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Friday, December 2

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Jennifer Sandoval-Eccher has been involved in Chicago's dance community as a teacher, performer and choreographer for over a decade. She has performed with Perceptual Motion Inc., Tyego Dance Project, T.J. & Company Dance Theatre, and her choreography has been presented nationally and internationally through Thought Forms Dance, T.J. & Company Dance Theatre, Dance Chicago, Full Circle and Morrison Dance Company. Jennifer began Marquez Dance Project in the spring of 2006. (Why Marquez? "Marquez is my middle name. It came from my father's side. My grandmother's maiden name was Marquez and my father's middle name was Marquez. My father comes from an artistic family. I'm so proud of this name and where it came from and I felt it was the perfect name for my dance company.") Marquez Dance Project is a contemporary dance company that consists of six professional dancers who all come from different dance backgrounds (ballet, modern and jazz). As explained on its website, "Marquez Dance Project explores life's moments through an artistic scope. The goal of this company is to develop dance that compels the human spirit through a theatrical interpretation. Collaboration from other artistic genre facilitate in the inspiring and recapturing of these moments." Named as curator's choice for the Around the Coyote Festival, Marquez Dance Project will perform Sept. 8 & 9, 8pm at the Vittum Theatre, 1012 N. Noble. The project will then perform at the Solestance Festival on Sept. 15 & 16, 8pm, Sept. 17, 7pm, again at the Vittum Theatre. For more information on Marquez Dance Project's go to

Q: I can't help but view dance as a sort of sport. That might be a naïve observation, but if there's any truth to it, let me ask: how does dance transform athleticism into the realm of aesthetics?

Eccher: I agree that dance or any other performing art is similar to a sport based off of ensemble. Like a sports team the only way to make a play is with effort from the entire team. In creating dance you want the performers to work together, and what I mean by working together is connecting mentally and physically. There is something about seeing a dance company that is truly connected with each other. The way they move, the way they related with each other onstage and in partnering... it's beautiful! Back to your question about transforming athleticism into aesthetics: Dance is athletic in terms of body alignment, technicality and precision. However, the goal isn't to make the winning basket, score a goal or run the ball into the end zone for a touchdown... yes I have some knowledge of sports. My goal is to create something that is physically, mentally and spiritually moving. I always want to make an emotional connection with the viewer.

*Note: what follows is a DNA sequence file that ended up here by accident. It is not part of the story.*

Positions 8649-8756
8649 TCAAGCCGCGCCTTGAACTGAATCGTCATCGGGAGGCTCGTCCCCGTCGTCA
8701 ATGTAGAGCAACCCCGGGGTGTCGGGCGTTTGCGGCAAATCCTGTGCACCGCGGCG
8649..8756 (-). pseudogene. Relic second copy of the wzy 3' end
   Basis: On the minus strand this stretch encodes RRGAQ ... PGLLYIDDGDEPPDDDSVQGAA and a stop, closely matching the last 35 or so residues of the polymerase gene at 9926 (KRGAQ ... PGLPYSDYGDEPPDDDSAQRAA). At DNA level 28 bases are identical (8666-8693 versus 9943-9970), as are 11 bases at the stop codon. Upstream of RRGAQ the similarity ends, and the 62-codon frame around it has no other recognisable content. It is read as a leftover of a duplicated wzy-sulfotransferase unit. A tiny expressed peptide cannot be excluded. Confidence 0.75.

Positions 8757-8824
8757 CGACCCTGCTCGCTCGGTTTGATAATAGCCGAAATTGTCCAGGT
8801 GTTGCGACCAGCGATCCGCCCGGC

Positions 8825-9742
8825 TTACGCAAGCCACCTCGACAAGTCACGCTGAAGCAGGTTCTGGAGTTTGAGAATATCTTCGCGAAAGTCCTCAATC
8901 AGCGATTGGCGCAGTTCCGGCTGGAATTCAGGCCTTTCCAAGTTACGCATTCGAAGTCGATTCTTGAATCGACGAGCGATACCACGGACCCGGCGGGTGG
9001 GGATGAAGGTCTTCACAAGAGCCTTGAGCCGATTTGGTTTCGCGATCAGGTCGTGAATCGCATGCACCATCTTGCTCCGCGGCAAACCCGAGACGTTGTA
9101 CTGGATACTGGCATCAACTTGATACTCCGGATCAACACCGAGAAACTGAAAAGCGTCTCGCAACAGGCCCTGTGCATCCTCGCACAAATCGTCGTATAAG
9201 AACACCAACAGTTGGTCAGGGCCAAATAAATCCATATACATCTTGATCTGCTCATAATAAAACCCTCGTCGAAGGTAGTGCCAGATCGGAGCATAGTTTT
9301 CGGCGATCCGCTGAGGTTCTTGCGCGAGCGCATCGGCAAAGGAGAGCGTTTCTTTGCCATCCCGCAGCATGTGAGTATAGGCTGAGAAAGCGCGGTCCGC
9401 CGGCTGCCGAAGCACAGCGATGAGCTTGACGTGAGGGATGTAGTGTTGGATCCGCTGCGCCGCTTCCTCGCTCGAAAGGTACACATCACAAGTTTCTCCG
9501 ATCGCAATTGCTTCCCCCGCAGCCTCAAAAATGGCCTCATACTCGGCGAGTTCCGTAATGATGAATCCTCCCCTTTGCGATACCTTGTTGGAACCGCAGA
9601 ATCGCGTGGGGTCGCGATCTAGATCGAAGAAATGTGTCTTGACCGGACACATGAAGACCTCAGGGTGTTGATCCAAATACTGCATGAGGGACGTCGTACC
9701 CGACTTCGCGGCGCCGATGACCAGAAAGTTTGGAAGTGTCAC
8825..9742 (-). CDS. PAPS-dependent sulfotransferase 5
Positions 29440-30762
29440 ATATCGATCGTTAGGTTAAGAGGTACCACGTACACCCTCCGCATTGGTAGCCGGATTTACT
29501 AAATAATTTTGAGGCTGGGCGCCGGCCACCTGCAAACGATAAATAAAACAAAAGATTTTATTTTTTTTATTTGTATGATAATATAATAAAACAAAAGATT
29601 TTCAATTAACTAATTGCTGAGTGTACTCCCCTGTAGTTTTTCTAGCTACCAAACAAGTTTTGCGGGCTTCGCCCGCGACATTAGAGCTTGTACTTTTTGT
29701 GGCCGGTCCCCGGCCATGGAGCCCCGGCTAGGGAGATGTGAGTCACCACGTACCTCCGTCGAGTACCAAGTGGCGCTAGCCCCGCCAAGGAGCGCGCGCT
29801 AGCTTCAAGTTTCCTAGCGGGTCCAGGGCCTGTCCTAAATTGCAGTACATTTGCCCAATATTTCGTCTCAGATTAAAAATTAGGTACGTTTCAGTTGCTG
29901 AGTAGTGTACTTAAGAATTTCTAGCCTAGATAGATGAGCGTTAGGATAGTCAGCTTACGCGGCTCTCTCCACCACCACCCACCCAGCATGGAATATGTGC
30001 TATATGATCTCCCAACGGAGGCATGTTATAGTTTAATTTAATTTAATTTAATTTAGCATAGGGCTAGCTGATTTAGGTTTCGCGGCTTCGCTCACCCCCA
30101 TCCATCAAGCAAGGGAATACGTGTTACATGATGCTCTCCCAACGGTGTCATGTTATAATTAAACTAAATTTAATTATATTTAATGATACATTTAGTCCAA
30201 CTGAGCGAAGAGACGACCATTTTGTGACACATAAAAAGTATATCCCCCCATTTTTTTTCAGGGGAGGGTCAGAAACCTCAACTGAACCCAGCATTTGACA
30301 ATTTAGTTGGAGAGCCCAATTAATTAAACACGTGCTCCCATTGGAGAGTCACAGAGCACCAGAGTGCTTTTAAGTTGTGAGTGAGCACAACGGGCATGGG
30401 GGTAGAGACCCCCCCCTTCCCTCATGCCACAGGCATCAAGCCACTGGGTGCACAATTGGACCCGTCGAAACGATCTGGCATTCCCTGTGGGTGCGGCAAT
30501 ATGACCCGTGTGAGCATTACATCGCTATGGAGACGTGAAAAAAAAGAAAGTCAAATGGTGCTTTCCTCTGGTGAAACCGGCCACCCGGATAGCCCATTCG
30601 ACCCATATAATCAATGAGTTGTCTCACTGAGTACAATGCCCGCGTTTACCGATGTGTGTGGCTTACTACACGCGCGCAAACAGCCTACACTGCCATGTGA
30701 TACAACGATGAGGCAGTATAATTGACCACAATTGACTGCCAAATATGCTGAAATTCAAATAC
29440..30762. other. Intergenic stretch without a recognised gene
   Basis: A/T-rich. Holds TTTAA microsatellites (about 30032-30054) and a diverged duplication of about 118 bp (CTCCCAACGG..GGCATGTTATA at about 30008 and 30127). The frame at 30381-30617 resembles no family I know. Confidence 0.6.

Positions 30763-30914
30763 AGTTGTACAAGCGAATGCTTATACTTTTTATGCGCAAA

Q: Supposing that the movements of the human body are determined by logical choices, which have you found it easier to do through the art of dance, portray poetry or describe a narrative?

Eccher: I avoid making something too literal, so I would have to lean more towards poetry. In poetry you can be abstract in your descriptions; this definitely applies to dance as well. There are ways to express your thoughts and feelings to your audience without blatantly telling them. This is the beauty behind dance. Having the audience discover the nature of the piece on their own is fantastic.

Q: Getting back to my viewing dance as a sort of sport, do you see exercise as a purely physical necessity (i.e. a builder of stamina), or as a rough draft to the abilities of performance? Or, am I talking about one and the same thing here?

Eccher: Well, you need to stay fit if you're involved in a physical sport. This also applies to the performing arts. Our bodies are our instruments and we need to continue to hone our skills even as professionals. Every dancer should continue to take classes regardless of how technically strong they are. Class helps to maintain our strength, flexibility and body awareness this is essential, especially with the demands that are expected of a dancer.

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About the Author(s)

John Hospodka is a life-long Chicagoan, and today lives with his wife in Bridgeport. He does not profess to be an expert in anything; he's just a big fan of the arts and is eager to make more sense of them. Direct comments or suggestions for interviews to

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